Engage the power of a decision. Your Ferrari will go nowhere until you decide to shift into first gear.

  • Begin      to filter out the noise. When you know what you want, you can begin to      ignore the things that don’t support the achievement of your goals.
  • Conscious      and subconscious mind begin to work in unison to achieve your specified      objectives.
  • Are      able to model others who have achieved what you want. Only by being clear      about what you want can you locate the best mentors to model what they do.      It’s one of the fastest ways to succeed.

Great leaders always deal with reality. If you know where you are then you can map out where you want to go and how you will get there. Start with the two most important questions:

What’s working best in your business?

What aspects of your business are in need of the most improvement?

Now, look at how you currently spend your time by filling in the blanks to the following statements:

Over the past 12-months,             % of my time has been spent working ON the marketing, sales and growth aspects of my business.


Over the past 12-months,            % of my time has been spent working IN the business with clients.


Over the past 12-months,            % of my time has been spent on personal pursuits (friends, family, hobbies, etc.)


Over the past 12-months, on a scale of 1-10, I would rate my efficiency as a ________

 


How would you like to spend your time?

Over the next 12-months,             % of my time will be spent working ON the marketing, sales and growth aspects of my business.


Over the next 12-months,            % of my time will be spent working IN the business with clients.


Over the next 12-months,            % of my time will be spent on personal pursuits (friends, family, hobbies, etc.)


Over the next 12-months, the #1 thing I need to do consistently to be as efficient as possible is…


And, finally, how much money are you going to make over the next twelve months?

 

Over the next 12-months, I would like to earn $ ________ in gross revenue.


Over the next 12-months, I would like to keep my expenses below $ ________.


Over the next 12-months, I would like to earn $ ________ in profit from my efforts (gross revenue minus expenses).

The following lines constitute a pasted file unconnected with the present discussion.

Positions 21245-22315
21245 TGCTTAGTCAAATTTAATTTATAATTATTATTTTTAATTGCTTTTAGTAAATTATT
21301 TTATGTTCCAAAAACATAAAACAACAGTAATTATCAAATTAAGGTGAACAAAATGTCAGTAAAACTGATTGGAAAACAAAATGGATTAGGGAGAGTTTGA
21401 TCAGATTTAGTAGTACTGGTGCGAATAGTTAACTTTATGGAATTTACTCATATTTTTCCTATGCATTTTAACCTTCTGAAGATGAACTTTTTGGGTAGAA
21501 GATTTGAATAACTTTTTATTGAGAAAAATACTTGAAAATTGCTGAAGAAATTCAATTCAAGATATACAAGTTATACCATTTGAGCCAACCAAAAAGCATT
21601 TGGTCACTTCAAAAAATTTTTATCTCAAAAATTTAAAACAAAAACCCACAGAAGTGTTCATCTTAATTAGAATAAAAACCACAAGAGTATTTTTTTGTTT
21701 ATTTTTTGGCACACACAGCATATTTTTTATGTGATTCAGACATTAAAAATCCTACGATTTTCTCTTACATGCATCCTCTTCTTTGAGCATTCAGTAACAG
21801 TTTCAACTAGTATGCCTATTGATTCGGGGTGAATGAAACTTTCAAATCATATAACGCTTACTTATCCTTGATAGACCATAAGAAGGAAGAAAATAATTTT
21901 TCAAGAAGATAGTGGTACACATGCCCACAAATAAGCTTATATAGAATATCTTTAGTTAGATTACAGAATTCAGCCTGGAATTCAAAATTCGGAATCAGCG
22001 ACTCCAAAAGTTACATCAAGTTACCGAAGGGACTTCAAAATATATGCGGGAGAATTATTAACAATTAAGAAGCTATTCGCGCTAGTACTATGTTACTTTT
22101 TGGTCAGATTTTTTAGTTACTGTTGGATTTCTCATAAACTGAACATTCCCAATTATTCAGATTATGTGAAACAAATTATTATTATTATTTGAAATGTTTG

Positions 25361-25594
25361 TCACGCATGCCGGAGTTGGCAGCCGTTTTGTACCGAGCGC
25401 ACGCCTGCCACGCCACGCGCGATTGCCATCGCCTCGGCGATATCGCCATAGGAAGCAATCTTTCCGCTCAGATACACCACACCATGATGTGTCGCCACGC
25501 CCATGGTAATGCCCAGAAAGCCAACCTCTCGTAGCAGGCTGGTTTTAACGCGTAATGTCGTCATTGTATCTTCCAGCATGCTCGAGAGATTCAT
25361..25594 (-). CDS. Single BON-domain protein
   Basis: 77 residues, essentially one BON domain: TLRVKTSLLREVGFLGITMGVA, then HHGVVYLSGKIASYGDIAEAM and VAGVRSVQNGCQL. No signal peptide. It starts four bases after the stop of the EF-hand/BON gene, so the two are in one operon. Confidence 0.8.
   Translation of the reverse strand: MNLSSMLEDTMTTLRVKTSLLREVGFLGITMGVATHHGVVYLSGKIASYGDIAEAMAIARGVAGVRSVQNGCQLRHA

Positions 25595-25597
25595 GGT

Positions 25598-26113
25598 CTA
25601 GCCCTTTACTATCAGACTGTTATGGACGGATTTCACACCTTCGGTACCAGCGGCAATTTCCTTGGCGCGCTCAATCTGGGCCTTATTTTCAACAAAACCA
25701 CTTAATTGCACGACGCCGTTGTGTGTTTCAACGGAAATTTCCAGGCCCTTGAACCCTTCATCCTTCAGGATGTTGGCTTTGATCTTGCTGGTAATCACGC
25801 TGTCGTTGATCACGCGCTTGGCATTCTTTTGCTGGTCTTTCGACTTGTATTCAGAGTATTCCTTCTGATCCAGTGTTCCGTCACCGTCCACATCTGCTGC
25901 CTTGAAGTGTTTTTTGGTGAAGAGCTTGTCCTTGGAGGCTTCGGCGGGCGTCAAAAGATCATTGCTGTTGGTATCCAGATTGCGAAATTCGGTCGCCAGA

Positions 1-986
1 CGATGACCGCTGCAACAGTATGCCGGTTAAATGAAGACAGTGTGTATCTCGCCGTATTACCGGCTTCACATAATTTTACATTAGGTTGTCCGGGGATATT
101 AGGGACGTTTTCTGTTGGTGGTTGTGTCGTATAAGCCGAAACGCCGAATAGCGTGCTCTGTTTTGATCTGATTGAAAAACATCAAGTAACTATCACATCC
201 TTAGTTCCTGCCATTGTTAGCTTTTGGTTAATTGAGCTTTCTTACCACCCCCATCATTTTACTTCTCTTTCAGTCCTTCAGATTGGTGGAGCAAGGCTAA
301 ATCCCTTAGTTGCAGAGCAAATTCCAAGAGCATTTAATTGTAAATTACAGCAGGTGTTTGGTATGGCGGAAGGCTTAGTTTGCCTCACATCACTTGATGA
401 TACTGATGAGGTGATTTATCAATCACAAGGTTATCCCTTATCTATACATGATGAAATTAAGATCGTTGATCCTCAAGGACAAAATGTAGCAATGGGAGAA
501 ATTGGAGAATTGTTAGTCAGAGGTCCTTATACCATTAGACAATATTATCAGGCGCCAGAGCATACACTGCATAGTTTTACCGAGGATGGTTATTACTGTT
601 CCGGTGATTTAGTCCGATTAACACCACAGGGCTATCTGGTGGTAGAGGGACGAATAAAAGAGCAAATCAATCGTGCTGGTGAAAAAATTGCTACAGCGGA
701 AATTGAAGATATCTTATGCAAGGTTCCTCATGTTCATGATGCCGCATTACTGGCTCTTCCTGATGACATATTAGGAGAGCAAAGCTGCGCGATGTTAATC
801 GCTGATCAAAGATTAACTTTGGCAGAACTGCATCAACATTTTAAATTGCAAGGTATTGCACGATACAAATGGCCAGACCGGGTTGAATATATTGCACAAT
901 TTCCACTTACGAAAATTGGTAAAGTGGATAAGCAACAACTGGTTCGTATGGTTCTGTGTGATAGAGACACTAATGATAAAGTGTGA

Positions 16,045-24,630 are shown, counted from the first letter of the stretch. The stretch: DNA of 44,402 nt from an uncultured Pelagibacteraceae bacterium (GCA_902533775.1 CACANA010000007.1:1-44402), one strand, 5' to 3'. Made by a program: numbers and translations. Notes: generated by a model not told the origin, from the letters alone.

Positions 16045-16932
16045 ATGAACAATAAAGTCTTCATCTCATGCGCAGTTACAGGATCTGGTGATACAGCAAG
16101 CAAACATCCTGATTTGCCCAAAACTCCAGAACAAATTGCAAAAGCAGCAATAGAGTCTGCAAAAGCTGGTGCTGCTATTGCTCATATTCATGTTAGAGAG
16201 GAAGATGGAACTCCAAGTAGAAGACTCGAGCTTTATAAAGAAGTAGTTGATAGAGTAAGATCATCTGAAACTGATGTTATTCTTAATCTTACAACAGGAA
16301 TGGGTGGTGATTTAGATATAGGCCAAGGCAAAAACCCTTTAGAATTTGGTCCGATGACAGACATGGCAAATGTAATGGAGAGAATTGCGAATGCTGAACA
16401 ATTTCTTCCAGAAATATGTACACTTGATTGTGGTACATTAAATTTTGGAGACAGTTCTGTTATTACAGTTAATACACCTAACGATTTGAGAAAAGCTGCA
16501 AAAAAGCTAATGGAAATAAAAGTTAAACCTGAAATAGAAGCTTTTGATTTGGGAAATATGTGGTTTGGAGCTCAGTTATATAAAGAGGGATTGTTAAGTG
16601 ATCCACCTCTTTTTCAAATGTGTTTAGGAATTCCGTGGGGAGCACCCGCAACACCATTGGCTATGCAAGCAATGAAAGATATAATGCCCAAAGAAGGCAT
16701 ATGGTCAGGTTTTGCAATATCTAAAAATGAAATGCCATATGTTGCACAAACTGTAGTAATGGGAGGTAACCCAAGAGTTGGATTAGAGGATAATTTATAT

That’s it for today. Remember to think big and embrace abundance. If you need to go back and do this exercise of thinking bigger about who you are and what you offer the world, do so now.

Know that the only true scarcity is your resistance to embracing your own true self, your hopes and dreams, your capacity to think big.

When you resist yourself you create false scarcity: I’m not enough. I’m not as good as . . . [pick a name]. It’s too hard. There’s no time. I can’t start because I don’t know how it will end. When you focus on what you are not, what you do not have, and what you do not (and often cannot) know, you focus on a self-induced scarcity.

Each of us is naturally abundant. To exist is abundant. Look inside and see the glory of who you are–more than good enough.

I’ll be back soon with a deep and inspirational message on how to get your mind right. You’ll need it so that you’re able to handle all of the success that comes from the goals you’ve set.

Keep thinking big,

Michael Port

Independence, Freedom, Life

snowbunniesA quick story……

As you may have guessed I have been self-employed before and I enjoyed it. Even when I worked at two banks, I had lots of self-autonomy and acted as if I was running my own business or profit center…….

….I believe that we all should have freedom to be with our family or friends as we choose, to do things as we want, to make as much as we want, to spend quality time with those we want to, to be creative, to exercise and do healthy things, and so on…..